Lord Marksman and Vanadis
by Jacob Chapman,
Tigre and Elen are ready to confront Thenardier once and for all. Thenardier has set his sights on the not-quite-dead Prince(ss) as she rushes to reclaim the Brunish throne, and the ensuing battle will require a great sacrifice from the Silver Meteor Army, one that Tigre was never ready to make. By all accounts, this was meant to be a "big" episode of Lord Marksman and Vanadis, but for some reason, it sure didn't feel like it.
I think the problem lies in this episode's extreme simplicity. The show's sandbox of tropes has always been shallow and boilerplate, so the material was elevated through the complexity of character interaction and the allure of the unknown as the plot twisted and turned. Usually, I have to pay very close attention to keep track of all the moving pieces in the story's plot and the shifting motivations of its characters. Not so in episode 12, which opens with a cliché "girls bathing and sizing each other up" scene (yawn,) middles with a plain explanation of the world's lore and the relationship between gods and dragons (eh,) and ends with a tragic death that plays out like a textbook "tragic death" in a fantasy novel, sans much emotional investment for the victim in question (shrug.) There just isn't any of the narrative complexity or character chemistry that makes the show anything special at all, and the remaining "climactic" events feel like they could happen in literally any other fantasy novel.
That doesn't make it a bad episode though, just a little flavorless compared to the mild spice Lord Marksman and Vanadis usually offers up. Easily the standout moment this week belongs to Duke Thenardier. I don't mean a specific scene he has, I just mean any scene he's in period. From his first appearance in the temple underground, (eek a monster!) to his banter and battle with Eleonora, he's an imposing force, a mountainous noble with a booming voice and a two-ton sword he seems to have no trouble swinging around. Elen is a powerful Vanadis, but the show makes a strong case for Thenardier's ability to swat her down through the sheer virtue of his size and the bulk of his weaponry. It's no wonder this guy likes to work with dragons so much, he pretty much is one! Still, it's not a one-sided fight, and the mixture of swordplay and wind powers in their duel makes for the greatest pure entertainment in the episode.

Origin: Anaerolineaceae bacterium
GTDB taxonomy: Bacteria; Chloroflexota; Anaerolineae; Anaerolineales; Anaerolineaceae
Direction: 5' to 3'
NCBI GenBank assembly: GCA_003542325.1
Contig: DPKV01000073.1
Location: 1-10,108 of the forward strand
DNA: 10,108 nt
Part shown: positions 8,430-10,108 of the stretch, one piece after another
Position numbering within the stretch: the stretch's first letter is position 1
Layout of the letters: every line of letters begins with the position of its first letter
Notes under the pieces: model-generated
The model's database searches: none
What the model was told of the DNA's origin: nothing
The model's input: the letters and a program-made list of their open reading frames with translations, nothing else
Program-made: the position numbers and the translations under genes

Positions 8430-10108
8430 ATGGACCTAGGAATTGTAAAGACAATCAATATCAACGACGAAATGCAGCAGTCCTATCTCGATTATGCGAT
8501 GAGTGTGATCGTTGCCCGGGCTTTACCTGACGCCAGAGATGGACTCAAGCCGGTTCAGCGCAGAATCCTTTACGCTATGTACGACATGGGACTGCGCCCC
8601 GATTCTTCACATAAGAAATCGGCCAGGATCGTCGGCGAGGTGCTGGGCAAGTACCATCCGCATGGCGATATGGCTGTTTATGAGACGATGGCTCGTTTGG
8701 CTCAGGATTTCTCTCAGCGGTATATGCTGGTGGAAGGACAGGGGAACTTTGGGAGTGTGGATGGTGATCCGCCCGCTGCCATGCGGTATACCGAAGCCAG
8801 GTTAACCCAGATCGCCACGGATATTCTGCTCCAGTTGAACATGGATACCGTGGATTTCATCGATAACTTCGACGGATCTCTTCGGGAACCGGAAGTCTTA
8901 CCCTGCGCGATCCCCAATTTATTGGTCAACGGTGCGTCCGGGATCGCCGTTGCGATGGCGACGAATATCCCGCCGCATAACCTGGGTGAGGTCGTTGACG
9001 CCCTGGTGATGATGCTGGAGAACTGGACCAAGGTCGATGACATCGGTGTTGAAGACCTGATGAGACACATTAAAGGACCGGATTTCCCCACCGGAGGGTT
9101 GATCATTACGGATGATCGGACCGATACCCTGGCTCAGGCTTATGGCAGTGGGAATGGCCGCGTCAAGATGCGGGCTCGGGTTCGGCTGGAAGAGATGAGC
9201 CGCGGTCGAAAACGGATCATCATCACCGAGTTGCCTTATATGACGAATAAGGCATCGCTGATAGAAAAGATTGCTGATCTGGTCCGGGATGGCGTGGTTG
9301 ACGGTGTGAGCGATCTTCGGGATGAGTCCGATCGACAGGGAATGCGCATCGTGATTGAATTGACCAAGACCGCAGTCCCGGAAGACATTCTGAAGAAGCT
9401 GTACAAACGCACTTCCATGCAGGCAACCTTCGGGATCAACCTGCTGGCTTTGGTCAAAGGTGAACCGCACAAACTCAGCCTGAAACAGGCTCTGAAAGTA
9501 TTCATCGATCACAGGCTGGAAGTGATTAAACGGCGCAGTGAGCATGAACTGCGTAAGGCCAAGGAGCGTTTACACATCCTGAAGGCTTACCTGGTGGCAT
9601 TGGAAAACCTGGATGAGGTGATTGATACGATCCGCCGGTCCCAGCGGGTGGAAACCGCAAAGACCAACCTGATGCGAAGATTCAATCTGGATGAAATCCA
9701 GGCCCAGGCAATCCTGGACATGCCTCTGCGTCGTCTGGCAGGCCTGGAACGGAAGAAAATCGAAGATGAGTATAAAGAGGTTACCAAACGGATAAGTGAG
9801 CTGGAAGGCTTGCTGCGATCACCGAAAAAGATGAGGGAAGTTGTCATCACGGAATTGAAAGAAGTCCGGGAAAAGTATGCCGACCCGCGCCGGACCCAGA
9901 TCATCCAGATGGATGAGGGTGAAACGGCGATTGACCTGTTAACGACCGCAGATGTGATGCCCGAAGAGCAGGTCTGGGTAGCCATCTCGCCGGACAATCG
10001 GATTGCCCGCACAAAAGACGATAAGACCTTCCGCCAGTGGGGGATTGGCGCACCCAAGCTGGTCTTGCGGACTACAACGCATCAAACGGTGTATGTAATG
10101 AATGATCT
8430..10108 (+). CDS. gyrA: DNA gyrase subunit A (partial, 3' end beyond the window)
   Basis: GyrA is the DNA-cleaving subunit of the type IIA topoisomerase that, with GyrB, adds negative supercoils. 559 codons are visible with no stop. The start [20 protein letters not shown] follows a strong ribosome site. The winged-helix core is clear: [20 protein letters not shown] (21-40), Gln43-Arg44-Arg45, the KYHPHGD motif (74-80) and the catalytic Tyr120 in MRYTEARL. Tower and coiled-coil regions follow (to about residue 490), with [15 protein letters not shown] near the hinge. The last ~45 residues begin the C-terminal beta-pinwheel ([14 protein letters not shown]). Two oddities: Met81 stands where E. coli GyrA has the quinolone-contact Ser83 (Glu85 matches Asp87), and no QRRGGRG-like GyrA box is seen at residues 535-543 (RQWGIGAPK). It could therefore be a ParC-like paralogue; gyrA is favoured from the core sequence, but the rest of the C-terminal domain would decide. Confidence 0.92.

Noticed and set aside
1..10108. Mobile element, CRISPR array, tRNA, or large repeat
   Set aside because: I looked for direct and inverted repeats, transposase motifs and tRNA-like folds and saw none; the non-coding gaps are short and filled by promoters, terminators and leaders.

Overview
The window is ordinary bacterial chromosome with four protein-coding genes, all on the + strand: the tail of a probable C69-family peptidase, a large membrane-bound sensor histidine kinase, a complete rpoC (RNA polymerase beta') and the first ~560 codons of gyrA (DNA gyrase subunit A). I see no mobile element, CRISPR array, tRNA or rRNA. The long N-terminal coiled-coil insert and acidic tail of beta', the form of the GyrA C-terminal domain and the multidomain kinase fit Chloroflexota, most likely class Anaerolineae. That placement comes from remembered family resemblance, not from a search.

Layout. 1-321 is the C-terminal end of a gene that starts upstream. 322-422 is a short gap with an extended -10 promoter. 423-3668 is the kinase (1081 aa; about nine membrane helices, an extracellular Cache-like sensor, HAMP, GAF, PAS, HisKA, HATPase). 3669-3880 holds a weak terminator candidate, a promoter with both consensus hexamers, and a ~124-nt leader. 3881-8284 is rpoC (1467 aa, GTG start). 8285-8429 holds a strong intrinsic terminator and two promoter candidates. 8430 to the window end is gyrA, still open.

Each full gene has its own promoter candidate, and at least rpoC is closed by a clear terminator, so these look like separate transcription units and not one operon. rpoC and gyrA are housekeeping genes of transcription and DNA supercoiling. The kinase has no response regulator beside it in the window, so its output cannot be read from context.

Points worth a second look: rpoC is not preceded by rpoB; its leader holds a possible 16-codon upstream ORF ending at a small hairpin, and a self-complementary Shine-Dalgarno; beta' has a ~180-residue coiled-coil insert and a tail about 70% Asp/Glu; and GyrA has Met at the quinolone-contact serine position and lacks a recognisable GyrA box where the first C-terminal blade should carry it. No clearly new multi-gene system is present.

Outside of the Thenardier fight, this week's episode is stunningly paint-by-numbers, filled with events and dialogue that could have been copied and pasted from any number of other fantasy war stories. It's large-scale endgame conflict on paper, but without any flavor from the show's cast, as they are instead restricted to spouting action movie dialogue as they hop from penultimate story beat to story beat. We understand why Tigre has been thrust into his dark night of the soul when victory is so close, and we recognize the connection that his fallen friend held to Alsace and Tigre's late father that has now been lost, but for my part, I didn't feel it even a little bit because I've seen this story executed in this exact way too many times before. For once, I'm actually disappointed that the story "slowed down" to focus on very basic moments and ideas in this episode. It was all too simple, didn't surprise me or make me feel anything emotionally, and became too easy to recognize as necessary setup for the final confrontation.
Hopefully there will be more going on beyond the surface in the show's final episode next week. I don't want it to be needlessly complicated (although it probably will be since there's one more Vanadis to introduce,) I would just prefer climactic events with a little more emotional punch than the Fantasy Novel 101 session we got this time.
Lord Marksman and Vanadis is currently streaming on Funimation.
Hope has been an anime fan since childhood, and likes to chat about cartoons, pop culture, and visual novel dev on Twitter.
discuss this in the forum (94 posts) |